Sniffing TCP Packets With Python

Inspired by this StackOverflow question, “How do I sniff on a port for log messages using python?”, I decided to figure out how to capture and process packets in Python. It turns out to be quite easy once you work out the kinks. Except the kinks were a pain to determine.

Sample output:

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Qt XML Parsing Continued

In a previous post, I compared the different methods for parsing XML in Qt. After a comment about XQuery’s performance, I added some code to test performance using a simple, but large (304MB) XML file. Times are sorted and normalized to the smallest value.

Run Time Method
1 XQmlStreamReader – processElementsByTagNameHierarchy – text()
1.1 XQmlStreamReader – processElementsByTagNameHierarchy
1.1 XQmlStreamReader – processElementsByTagName
2.2 QDomDocument
4.0 XQuery

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Emacs Tramp and Speedier SSH Access


I often find myself editing files in terminals on remote machines, and I really need to add Tramp to my muscle memory. Tramp is an Emacs package (installed by default?) for editing remote files via ssh. It allows you to open files with urls like this: /ssh:user@host#port:/path/to/file.

Note: I use ssh instead of scp (used in all of the examples) because the webpage says it’s faster and also because it supports the #port piece while scp does not. Also, the user@ and #port pieces are optional. So feel free to use the minimum: /ssh:host:/path/to/file.

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Formatting SD Cards for Speed and Lifetime

Have you ever re-formatted an SD card and noticed the performance degrade? You formatted it FAT32 just like it came from the factory, but it runs slower. Except you didn’t actually format it like the factory. The following is a document I wrote mid-2013 about formatting microSD cards with a single FAT32 partition with a layout that is optimized for speed and lifetime. It also includes details about using this card as a bootloader source for TI OMAP3/4 processors.

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Three Ways To Parse XML in Qt

Update 1/12/2015: I’ve written a follow-up to this post comparing the performance of the different parsers. I’ve also fixed a few mistakes in the code and text below. I’ve also changed my mind about QXmlSimpleReader now that I’ve found a simple way to use it.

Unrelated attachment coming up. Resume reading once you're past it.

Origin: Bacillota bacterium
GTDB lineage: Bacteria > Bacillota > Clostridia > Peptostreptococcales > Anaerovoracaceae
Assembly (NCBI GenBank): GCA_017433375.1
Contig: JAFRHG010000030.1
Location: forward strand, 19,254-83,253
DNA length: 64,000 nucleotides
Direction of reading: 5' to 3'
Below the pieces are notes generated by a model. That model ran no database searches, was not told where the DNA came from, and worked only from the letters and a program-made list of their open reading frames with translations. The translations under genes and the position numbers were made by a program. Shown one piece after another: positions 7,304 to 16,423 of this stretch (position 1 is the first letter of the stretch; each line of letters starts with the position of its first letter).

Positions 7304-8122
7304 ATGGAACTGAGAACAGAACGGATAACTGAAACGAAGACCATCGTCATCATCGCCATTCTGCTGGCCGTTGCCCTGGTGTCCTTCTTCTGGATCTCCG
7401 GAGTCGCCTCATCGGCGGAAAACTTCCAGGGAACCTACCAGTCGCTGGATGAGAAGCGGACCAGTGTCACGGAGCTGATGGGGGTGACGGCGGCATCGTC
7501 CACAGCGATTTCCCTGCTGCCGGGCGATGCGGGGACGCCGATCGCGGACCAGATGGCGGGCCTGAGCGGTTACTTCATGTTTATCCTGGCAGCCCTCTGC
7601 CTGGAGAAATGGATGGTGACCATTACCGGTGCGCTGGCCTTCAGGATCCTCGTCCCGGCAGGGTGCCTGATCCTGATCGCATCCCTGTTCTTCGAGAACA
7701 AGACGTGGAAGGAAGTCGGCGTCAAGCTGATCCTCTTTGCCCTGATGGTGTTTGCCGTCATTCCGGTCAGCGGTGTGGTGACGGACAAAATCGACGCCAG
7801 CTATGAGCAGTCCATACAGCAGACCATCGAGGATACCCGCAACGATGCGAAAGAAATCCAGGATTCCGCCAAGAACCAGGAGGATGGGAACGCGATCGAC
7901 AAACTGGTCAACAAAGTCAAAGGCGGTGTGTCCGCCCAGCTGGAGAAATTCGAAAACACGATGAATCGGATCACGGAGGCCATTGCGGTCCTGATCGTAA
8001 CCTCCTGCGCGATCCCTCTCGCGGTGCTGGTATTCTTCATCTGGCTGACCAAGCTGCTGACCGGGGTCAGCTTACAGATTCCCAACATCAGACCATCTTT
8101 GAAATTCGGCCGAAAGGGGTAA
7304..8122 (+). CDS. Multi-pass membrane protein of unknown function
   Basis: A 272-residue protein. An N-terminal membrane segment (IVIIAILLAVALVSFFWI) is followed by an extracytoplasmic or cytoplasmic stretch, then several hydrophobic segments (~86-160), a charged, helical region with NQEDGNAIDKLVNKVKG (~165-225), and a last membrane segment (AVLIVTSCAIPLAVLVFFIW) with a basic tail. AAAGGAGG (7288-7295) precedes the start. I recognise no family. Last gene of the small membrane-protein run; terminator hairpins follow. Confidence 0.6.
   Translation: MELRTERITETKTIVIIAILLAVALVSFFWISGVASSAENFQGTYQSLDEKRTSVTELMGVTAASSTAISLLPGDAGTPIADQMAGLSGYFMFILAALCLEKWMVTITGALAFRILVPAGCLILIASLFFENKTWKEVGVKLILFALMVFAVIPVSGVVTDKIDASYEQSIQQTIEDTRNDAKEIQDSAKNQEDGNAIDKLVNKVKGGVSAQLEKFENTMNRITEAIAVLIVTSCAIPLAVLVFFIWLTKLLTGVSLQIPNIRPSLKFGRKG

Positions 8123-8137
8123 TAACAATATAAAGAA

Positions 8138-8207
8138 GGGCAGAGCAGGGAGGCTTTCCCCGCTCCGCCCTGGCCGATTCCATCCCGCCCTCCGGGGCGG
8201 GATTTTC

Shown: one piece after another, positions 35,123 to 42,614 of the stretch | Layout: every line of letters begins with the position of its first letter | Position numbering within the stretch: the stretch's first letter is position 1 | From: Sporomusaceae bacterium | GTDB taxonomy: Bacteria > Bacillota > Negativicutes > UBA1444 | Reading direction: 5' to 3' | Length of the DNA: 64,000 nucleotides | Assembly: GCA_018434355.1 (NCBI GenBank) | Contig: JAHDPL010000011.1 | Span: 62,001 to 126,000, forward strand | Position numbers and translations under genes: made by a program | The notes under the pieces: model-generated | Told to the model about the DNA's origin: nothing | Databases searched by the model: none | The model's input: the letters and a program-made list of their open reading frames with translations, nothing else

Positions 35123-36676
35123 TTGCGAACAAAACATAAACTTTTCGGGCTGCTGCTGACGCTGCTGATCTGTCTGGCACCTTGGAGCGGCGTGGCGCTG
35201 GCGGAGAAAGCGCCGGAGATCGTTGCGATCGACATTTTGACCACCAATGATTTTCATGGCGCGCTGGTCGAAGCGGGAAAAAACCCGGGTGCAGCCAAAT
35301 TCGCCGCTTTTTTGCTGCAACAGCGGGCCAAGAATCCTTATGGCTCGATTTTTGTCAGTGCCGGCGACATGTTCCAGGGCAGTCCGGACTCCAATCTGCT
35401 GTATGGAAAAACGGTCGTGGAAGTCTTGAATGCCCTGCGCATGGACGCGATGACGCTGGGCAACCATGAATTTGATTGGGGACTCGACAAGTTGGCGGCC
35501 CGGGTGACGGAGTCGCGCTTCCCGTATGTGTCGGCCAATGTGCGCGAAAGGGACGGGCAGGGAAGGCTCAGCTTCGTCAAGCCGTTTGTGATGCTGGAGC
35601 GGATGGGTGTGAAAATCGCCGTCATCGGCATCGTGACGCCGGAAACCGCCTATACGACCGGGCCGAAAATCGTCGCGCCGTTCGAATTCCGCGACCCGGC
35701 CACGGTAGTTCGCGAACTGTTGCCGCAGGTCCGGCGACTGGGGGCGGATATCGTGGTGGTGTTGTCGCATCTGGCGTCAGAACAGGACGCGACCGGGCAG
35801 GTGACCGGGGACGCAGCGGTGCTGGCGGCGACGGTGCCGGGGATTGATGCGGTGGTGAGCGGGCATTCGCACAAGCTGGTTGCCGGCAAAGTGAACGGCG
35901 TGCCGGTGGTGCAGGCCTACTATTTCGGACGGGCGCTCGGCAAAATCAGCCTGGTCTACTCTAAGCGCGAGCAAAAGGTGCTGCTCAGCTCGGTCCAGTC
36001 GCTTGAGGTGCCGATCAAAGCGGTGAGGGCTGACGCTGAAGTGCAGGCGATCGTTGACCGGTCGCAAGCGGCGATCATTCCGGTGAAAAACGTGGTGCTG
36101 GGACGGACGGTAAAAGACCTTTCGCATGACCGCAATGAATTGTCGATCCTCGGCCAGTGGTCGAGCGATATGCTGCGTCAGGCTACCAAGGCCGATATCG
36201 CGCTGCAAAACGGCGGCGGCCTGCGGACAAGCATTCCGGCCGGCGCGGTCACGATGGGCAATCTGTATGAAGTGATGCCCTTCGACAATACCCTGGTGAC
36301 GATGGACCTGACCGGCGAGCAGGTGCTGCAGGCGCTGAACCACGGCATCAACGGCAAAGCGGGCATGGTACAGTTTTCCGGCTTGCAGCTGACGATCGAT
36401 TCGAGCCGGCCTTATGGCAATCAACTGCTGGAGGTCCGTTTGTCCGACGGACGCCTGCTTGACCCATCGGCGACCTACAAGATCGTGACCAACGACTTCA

For this past February’s CoderNight meetup, I thought I would write the solution using Qt and take the time to explore qdoc, Qt’s excellent documentation tool. So, of course, I spent all my timeĀ  figuring out the three native ways to parse XML using Qt and completely ran out of time for qdoc. While researching the XML parsing, I couldn’t find any webpages addressing and comparing the methods all at once. Since then, I’ve discovered that the documentation for Qt 5 has an XBEL bookmarks example for each of the methods and you can compare those examples to get a feel for the differences, but there’s still no Qt XML parsing rosetta stone page. Here’s a shorter, incomplete comparison of the three methods.

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Replacing the Battery in a Boogie Board

Boogie Board My son’s Boogie Board from Brookstone recently stopped working and I suspected that he had given it the stated 6 years of use in 2 years time. Unfortunately, Improv Electronics, the manufacturer, chose to save a few cents and used a soldered battery. I needed to solder something for my work, so I thought fixing his board might provide a dry run of my soldering skills before I ruin a customer’s hardware. Continue reading Replacing the Battery in a Boogie Board

Embedded Systems / Linux Expertise